Constructive dismissal, also known as constructive termination, is a claim of wrongful termination.
Constructive dismissal occurs when an employer finds ways to force an employee to resign by making their working condition unbearable, instead of firing them.
This article will cover more about constructive dismissal, its causes and consequences.
What is Constructive Dismissal?
Constructive dismissal is a situation in which the employer commits a serious breach of contract, forcing the employee to resign in response to the employer’s actions.
In most cases, an employee quits because the working conditions have become so intolerable that they can no longer stand to work for the employer. Although the employee voluntarily quits due to the circumstances, the employee was put in a position where they had no other choice.
When it comes to the employee’s resignation, it is overlooked for legal purposes because the relationship was in effect terminated involuntarily by the employer’s behavior. In these situations, the resignation is treated as a firing.
If the actions of the employer constitute unlawful behavior or a breach of employment contract, the employee may then have a claim for wrongful constructive dismissal.
When it comes to a breach of contract, it may not be just one incident that causes it. Often, there is a pattern of behavior or incidents that, when taken as a whole, amount to a breach of employment contract.
If the case involves a pattern of behaviors, the “final straw” for the employee that leads them to resign must be related back to the previous acts of misconduct. When all the acts add together, there is a strong case for wrongful constructive dismissal.
Examples of Forced Resignation Claims
Below are examples of breaches of contract that can entitle an employee to claim constructive dismissal. There are a wide range of contract breaches and they can vary from industry to industry.
- When an employer significantly reduces the salary of an employee, or threatens to do so.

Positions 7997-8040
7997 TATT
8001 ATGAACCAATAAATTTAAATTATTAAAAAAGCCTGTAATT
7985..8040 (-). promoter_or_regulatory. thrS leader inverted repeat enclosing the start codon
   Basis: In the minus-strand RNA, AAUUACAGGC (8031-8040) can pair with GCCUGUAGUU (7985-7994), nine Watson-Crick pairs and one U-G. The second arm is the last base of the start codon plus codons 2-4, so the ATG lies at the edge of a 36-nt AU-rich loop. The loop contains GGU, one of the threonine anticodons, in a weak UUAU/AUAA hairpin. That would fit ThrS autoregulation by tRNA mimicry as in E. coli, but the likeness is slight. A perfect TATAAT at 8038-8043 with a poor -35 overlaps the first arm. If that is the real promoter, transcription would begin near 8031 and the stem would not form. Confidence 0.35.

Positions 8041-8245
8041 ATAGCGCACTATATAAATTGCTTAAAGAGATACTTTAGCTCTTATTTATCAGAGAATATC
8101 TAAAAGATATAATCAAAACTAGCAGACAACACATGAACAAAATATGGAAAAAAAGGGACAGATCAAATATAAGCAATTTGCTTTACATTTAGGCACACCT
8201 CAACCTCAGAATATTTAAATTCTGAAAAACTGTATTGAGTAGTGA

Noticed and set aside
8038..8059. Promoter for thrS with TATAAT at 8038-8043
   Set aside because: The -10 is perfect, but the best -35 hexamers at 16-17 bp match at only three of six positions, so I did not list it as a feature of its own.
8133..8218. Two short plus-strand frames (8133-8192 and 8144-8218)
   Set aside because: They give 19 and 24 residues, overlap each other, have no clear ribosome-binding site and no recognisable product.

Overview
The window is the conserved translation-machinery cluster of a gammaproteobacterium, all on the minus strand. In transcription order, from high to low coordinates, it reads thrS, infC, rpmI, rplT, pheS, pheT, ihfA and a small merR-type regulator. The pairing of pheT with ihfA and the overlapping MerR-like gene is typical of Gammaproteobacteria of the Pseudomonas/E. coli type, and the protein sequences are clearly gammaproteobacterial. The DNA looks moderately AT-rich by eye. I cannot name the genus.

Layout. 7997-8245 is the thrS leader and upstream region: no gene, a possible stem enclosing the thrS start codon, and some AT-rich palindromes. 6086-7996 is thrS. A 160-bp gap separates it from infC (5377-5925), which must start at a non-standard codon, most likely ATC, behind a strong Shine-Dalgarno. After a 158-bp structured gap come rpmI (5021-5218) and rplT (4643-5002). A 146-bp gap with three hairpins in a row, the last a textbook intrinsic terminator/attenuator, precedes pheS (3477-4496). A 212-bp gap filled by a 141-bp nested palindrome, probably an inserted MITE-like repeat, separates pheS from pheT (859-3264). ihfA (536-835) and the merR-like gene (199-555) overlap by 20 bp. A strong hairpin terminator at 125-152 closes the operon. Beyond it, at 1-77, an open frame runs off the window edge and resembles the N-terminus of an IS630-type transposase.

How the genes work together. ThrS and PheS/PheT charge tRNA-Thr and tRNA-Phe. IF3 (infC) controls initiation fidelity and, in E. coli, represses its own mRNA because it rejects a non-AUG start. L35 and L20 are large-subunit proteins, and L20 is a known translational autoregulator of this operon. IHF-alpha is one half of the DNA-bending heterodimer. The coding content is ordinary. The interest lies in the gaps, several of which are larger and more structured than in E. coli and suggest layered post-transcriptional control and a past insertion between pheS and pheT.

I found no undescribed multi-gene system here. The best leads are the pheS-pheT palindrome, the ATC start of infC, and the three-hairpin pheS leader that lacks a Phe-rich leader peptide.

- When an employee is demoted from their position for no apparent reason.
- Unfounded claims of poor employee performance.
- When an employer reports the employee to a supervisor without any foundation or without giving the employee an opportunity to respond.
- When disciplinary actions are taken and manifested unreasonably.
- When an employer makes a complete change in the nature of the employees job without warning.
- When an employer bullies or harasses an employee.
- When an employer fails to make the necessary adjustments to accommodate an employees disability.
- When an employer forces an employee to work under situations that breach health and safety laws.
Making a Forced Resignation Claim
In order to successfully make a constructive dismissal claim against an employer, you need to prove that the employer fundamentally acted in a way that caused your position to be untenable and that there was a breach in your employment contract.
In most cases, the behavior that amounts to a breach by an employer is obvious and there is a good case for the employee’s constructive dismissal claim. However, in some situations, there can be a lot of grey areas that will need to be dissected by professionals to determine if there is a strong enough case.